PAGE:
Drawing the first day to a close, Carmelo Mesa-Lago presented in his key note lecture his findings on pension privatisation in eleven Latin American countries between 1980 and 2020. He showed that, except for those countries who considered increased capitalisation of pension funds, none of the benefits that privatisation had promised, from adequacy and coverage, to concentration, materialised. This implies a serve crisis of pensions in these countries.

On the second day of the conference, Paolo Mattera, Raquel Varela and Paul Stubbs illustrated the impacts economic crises had on the development of the welfare state during the 1970s in Southern Europe and South-Eastern Europe. Mattera showed that Italian political actors opted to align domestic fiscal policy to decisions taken by other European countries, while Stubbs highlighted that the Yugoslavian government favoured the narrative of non-alignment. Finally, Varela demonstrated that important national shifts such as the Carnation Revolution in Portugal were decisive for the field of social policy.

In the following session, Cecilia Rossel and Andrés Solimano presented their work on two countries in the Southern Cone: Uruguay and Chile. Rossel showed how the banking crisis in Uruguay in the early 2000s led to a substantial change in social policy to address the shift of social assistance preferences. Here data indicated that this financial crisis led to a reconsideration of the principles of the 1989 ‘Washington Consensus’. Andrés Solimano’s work similarly drew attention to the complex relationship between increasing socio-economic inequality in Latin America during the period of stabilisation on the one hand, privatisation and liberalisation and the response by means of social policies on the other.

Social policy development in the face of crisis in Asia, the title of the seventh panel, was illustrated by the example of China where according to Aiqun Hu, social security reforms were made in a response to the employment crisis in China during the 1970s. This research tells the story of how the impact of an economic crisis was addressed in the field of social policy in the context of a system of state planned economy.

After an inspiring conference a lively debate completed the second day of the CRC conference. This discussion highlighted the need to evaluate ‘crises’ on both a theoretical and empirical level. The detailed historic reconstruction and analysis of the repercussions of economic crises on social policy needs to include a trans- and cross-national as well as a historical perspective. is an important endeavour that the participants emphasised as being far from completed. Future work could therefore enrich the field by focusing on more regions as for example African countries. Different aspects like gender and the categories of work distinguishing for example between formal and informal labour are aspects that could be worth looking at in more detail in further debates. The conference nevertheless demonstrated that the link between economic crises and social policy is a rich and fundamentally important topic of research a with the potential to enlighten the overarching CRC interest in exploring the global dynamics of social policy.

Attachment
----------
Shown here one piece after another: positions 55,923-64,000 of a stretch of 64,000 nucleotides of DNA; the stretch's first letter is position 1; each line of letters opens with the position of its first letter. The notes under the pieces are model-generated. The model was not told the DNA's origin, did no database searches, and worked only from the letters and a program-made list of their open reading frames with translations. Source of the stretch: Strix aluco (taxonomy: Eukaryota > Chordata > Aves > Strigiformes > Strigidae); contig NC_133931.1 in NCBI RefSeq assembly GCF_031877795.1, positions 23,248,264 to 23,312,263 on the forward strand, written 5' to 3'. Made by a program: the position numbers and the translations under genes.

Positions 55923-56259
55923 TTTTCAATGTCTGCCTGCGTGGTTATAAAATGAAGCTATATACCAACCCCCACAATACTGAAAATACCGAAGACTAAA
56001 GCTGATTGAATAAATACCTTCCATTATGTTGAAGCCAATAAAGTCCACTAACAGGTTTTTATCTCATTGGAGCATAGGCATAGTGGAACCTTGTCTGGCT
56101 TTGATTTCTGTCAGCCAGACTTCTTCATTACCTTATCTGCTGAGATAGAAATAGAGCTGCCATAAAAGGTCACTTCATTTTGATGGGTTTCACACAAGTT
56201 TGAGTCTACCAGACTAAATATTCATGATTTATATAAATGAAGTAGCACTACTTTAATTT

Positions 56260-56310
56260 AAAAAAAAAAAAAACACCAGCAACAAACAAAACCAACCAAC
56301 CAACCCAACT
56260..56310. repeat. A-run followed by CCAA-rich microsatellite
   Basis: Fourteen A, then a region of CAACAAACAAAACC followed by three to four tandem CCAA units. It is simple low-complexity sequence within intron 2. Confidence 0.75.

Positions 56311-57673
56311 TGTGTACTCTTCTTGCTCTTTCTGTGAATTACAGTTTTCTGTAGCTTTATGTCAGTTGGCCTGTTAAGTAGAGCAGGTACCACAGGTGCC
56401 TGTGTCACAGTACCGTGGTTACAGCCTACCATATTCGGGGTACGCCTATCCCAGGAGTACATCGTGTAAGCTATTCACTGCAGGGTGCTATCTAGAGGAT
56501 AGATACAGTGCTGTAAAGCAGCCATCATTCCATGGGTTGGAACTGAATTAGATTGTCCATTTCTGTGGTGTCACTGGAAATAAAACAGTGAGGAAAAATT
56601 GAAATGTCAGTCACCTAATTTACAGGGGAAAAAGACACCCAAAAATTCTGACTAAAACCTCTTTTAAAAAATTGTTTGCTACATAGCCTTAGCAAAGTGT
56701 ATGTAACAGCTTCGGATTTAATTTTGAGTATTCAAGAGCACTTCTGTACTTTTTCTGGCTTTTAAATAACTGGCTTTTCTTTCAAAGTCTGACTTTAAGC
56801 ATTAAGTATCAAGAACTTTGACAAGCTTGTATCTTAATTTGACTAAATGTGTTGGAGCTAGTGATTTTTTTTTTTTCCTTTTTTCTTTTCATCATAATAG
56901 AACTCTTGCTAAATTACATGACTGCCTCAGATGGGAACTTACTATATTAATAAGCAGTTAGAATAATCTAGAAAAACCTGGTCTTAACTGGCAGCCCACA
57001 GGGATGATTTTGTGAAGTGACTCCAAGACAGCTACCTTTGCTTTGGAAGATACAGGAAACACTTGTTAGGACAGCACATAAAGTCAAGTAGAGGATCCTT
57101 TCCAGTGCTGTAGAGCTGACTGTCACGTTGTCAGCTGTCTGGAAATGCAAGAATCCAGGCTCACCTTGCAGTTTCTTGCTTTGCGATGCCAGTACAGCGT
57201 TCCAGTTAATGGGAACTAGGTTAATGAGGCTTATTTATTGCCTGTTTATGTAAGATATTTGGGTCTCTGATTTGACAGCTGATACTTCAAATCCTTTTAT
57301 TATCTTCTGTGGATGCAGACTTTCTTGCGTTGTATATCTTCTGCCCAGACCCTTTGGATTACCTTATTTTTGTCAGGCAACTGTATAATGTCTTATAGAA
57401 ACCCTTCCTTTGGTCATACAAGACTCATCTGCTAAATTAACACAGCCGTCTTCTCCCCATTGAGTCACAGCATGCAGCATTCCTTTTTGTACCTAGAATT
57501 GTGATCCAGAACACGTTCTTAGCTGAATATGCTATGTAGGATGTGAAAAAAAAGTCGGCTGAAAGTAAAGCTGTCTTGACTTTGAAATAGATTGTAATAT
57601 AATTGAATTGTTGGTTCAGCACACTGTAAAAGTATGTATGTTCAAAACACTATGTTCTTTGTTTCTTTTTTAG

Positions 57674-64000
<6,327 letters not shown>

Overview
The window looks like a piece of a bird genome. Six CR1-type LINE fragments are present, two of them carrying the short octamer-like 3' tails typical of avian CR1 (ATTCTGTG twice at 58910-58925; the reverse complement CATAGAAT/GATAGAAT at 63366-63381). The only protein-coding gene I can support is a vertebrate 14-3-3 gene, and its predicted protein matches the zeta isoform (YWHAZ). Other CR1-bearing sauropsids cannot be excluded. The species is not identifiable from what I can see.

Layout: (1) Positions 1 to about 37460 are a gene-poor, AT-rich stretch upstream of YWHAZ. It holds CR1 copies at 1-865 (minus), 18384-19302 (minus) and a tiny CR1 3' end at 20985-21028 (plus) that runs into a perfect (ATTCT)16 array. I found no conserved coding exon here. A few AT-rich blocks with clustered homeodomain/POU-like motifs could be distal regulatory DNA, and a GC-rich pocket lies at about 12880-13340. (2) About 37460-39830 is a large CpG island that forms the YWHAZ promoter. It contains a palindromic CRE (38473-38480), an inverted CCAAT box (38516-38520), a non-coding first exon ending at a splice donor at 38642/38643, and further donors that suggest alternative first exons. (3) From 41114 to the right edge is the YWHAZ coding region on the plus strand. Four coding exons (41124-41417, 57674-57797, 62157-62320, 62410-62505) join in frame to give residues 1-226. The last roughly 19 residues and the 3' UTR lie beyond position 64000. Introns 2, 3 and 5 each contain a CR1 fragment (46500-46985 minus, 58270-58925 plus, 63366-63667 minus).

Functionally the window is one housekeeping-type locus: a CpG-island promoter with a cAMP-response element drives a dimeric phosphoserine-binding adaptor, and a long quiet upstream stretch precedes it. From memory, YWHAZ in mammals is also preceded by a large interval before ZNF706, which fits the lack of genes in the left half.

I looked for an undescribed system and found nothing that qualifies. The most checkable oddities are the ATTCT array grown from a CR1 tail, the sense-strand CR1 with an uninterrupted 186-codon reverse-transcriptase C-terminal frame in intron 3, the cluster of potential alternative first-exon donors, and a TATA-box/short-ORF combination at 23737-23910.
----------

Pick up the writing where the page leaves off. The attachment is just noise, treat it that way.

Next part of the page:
Contact:
Prof. Dr. Delia González de Reufels
CRC 1342: Global Dynamics of Social Policy, Institut für Geschichtswissenschaft / FB 08
Universitäts-Boulevard 13
28359 Bremen
Phone: +49 421 218-67200
E-Mail: dgr@uni-bremen.de

Prof. Dr. Cornelius Torp
Dr. Viola Asri (University of Konstanz), Anna Hochleitner (University of Nottingham)
Dr. Viola Asri (University of Konstanz), Anna Hochleitner (University of Nottingham)
The project team A02 invited two colleagues – Viola Asri and Anna Hochleitner. They presented their most recent research projects, which used experimental approaches to address pressing questions on social policy, inequality and development.

The part of the team of the A02 project around Sebastian Fehrler is currently preparing a quasi-experimental impact evaluation study of the social pension in Bangladesh. To exchange with other experts on experimental approaches in social policy and inequality in the Global South, we invited Anna Hochleitner – soon to start her new Post-Doc position at the Norwegian School of Economics (NHH) – to discuss her latest experimental research on the impact of shocks and relative income on redistributive preferences.


After that, Viola Asri – recently appointed as a Senior Researcher at the Christian Michelsen Institute (CMI) in Bergen – presented her latest experimental work (with Ankush Asri and Anke Hoeffler) on the causal effects of a career exploration programme for young women in Indian schools in a large northern city in India.